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Advances in Civil Engineering
Volume 2018, Article ID 1070653, 11 pages
Research Article

Evaluation of Pavement Performance due to Overload Single-Trip Permit Truck Traffic in Wisconsin

1Department of Civil and Environmental Engineering, University of Wisconsin-Milwaukee, 3200 N. Cramer St., Milwaukee, WI 53211, USA
2Bloom Companies, LLC, 10501 Research Drive, Milwaukee, WI 53226, USA

Correspondence should be addressed to Hani H. Titi; ude.mwu@ititinah

Received 31 March 2018; Accepted 5 June 2018; Published 1 August 2018

Academic Editor: Ghassan Chehab

Copyright © 2018 Hani H. Titi et al. This is an open access article distributed under the Creative Commons Attribution License, which permits unrestricted use, distribution, and reproduction in any medium, provided the original work is properly cited.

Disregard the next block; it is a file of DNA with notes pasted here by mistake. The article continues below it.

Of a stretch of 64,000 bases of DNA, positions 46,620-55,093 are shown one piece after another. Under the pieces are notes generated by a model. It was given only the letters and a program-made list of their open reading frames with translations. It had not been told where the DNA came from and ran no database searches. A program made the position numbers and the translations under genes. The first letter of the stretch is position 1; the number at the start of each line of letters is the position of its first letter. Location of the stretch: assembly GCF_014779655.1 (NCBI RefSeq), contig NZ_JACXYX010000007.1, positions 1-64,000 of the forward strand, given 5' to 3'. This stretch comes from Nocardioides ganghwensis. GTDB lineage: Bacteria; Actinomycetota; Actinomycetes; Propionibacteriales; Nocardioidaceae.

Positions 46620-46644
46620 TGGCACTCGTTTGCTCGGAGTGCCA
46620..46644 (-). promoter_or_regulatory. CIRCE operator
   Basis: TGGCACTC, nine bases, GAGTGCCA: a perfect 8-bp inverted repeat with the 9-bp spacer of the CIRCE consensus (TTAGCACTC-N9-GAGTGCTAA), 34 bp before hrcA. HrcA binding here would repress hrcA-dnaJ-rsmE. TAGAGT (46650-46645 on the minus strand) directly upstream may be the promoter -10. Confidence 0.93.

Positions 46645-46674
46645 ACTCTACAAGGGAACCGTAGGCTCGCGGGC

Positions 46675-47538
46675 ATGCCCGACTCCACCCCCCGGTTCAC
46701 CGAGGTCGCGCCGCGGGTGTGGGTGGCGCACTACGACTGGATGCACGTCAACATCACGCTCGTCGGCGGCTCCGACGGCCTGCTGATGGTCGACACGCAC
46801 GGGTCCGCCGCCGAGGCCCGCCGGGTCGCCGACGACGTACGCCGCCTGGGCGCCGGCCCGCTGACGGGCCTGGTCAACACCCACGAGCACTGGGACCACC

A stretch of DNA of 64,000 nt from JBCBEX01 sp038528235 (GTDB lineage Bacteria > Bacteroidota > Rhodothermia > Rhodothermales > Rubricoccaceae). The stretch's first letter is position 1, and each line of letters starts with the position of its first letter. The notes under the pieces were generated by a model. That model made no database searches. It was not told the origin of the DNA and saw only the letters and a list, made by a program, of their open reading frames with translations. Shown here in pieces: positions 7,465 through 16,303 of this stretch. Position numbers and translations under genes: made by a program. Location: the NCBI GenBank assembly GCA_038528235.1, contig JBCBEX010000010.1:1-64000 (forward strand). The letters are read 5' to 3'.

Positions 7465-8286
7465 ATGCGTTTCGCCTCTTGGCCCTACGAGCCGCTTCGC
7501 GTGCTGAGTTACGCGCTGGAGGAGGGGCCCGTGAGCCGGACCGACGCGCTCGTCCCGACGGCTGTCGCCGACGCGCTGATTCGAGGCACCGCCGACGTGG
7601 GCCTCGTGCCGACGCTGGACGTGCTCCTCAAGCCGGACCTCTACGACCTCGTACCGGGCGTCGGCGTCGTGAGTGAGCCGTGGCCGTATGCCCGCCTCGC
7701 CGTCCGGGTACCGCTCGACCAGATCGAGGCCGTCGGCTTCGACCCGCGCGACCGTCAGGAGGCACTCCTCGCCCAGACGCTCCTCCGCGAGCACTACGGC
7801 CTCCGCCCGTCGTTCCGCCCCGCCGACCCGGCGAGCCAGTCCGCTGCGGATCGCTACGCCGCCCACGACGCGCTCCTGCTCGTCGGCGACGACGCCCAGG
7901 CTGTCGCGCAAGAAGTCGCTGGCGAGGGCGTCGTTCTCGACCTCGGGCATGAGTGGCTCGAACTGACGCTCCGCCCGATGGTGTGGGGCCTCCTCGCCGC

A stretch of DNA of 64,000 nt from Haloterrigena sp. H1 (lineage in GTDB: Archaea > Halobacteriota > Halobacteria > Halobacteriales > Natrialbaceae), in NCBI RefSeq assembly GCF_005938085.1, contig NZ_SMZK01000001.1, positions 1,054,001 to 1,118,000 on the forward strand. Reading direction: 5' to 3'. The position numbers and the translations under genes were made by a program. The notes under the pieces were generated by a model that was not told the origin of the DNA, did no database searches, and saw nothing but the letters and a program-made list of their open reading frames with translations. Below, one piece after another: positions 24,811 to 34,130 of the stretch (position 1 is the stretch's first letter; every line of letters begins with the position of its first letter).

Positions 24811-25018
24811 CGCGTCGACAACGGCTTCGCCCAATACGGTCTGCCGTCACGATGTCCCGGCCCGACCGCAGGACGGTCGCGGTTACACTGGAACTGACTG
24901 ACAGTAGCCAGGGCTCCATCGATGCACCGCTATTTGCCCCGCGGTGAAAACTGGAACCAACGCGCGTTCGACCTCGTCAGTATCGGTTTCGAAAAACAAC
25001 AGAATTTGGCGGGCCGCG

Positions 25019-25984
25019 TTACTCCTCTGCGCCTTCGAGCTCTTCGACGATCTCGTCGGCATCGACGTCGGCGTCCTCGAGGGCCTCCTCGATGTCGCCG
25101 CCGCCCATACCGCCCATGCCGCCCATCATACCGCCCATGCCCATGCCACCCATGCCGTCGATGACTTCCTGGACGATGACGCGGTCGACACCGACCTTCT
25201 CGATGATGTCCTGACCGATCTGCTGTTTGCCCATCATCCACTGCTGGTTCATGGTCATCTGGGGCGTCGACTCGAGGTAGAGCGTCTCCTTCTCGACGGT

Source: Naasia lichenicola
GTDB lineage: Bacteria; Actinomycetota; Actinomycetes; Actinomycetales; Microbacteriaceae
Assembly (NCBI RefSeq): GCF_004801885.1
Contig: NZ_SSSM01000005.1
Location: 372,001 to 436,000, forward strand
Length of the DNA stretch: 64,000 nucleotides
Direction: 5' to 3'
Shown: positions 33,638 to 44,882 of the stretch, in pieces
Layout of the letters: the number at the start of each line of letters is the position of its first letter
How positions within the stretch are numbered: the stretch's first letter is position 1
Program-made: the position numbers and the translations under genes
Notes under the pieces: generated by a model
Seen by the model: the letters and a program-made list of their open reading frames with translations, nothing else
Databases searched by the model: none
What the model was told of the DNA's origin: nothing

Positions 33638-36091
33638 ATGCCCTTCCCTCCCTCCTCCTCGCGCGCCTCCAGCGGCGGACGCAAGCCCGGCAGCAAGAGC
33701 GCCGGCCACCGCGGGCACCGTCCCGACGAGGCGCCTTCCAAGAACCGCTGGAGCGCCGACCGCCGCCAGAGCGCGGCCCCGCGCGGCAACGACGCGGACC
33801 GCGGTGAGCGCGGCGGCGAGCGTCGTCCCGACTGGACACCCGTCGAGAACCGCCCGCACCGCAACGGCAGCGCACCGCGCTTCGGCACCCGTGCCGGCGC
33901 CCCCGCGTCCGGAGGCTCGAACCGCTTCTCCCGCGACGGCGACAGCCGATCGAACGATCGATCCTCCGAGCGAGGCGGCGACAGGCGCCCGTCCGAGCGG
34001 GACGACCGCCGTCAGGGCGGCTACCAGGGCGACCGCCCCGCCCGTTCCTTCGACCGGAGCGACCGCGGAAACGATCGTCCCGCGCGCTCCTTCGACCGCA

This study investigated the impacts of overweight (OW) permit truck traffic on flexible pavement performance in Wisconsin using field investigation and analysis utilizing the AASHTOWare Pavement ME Design software. A database of overweight single-trip permit truck records was analysed to produce a network of Wisconsin corridors heavily travelled by OW trucks. Four Wisconsin highways were selected for investigation due to high levels of OW truck traffic. The research included field work (traffic counts and visual pavement surface distress surveys) and AASHTOWare Pavement ME Design. Comprehensive analyses were conducted to evaluate pavement performance due to normal traffic loads as well as normal traffic loads plus the OW truck traffic loads. The use of mechanistic-empirical (ME) pavement analyses provided a methodology for estimating the proportion of pavement deterioration attributable to OW truck traffic. OW axle load distributions were developed and integrated with baseline truck traffic levels to develop axle load spectra and other traffic input parameters for the ME pavement analysis. The predicted total pavement deterioration levels from the AASHTOWare Pavement ME Design software were generally consistent with the levels of deterioration observed. The proportion of pavement damage and deterioration attributable to OW truck traffic was predicted to constitute a relatively minor proportion of total deterioration, with most distress indices showing relative increases of approximately 0.5% to 4%, with a few outliers. However, due to the small proportion of OW vehicles relative to the overall traffic levels, the OW vehicles were generally predicted to cause up to ten times the per-truck damage as compared with a typical legal-weight truck, depending on the distress mode and the test site.